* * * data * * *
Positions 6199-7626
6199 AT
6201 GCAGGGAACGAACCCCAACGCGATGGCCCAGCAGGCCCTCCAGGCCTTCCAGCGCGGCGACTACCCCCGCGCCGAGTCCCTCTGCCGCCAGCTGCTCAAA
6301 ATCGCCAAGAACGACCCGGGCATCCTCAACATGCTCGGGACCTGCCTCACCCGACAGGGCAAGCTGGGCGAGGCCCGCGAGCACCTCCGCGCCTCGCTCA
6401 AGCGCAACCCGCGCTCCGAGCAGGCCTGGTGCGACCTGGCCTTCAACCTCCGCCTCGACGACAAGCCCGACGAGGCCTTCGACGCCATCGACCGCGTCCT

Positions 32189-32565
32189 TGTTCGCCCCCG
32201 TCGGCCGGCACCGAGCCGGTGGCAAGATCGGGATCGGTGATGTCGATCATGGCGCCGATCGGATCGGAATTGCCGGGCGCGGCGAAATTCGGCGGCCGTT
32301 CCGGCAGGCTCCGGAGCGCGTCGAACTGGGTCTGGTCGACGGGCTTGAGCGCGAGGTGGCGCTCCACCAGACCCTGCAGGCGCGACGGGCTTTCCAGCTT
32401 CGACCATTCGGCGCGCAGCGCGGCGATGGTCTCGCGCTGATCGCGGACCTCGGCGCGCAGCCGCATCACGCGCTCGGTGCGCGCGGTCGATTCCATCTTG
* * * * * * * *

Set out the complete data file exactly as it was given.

Positions 6199-7626
6199 AT
6201 GCAGGGAACGAACCCCAACGCGATGGCCCAGCAGGCCCTCCAGGCCTTCCAGCGCGGCGACTACCCCCGCGCCGAGTCCCTCTGCCGCCAGCTGCTCAAA
6301 ATCGCCAAGAACGACCCGGGCATCCTCAACATGCTCGGGACCTGCCTCACCCGACAGGGCAAGCTGGGCGAGGCCCGCGAGCACCTCCGCGCCTCGCTCA
6401 AGCGCAACCCGCGCTCCGAGCAGGCCTGGTGCGACCTGGCCTTCAACCTCCGCCTCGACGACAAGCCCGACGAGGCCTTCGACGCCATCGACCGCGTCCT

Positions 32189-32565
32189 TGTTCGCCCCCG
32201 TCGGCCGGCACCGAGCCGGTGGCAAGATCGGGATCGGTGATGTCGATCATGGCGCCGATCGGATCGGAATTGCCGGGCGCGGCGAAATTCGGCGGCCGTT
32301 CCGGCAGGCTCCGGAGCGCGTCGAACTGGGTCTGGTCGACGGGCTTGAGCGCGAGGTGGCGCTCCACCAGACCCTGCAGGCGCGACGGGCTTTCCAGCTT
32401 CGACCATTCGGCGCGCAGCGCGGCGATGGTCTCGCGCTGATCGCGGACCTCGGCGCGCAGCCGCATCACGCGCTCGGTGCGCGCGGTCGATTCCATCTTG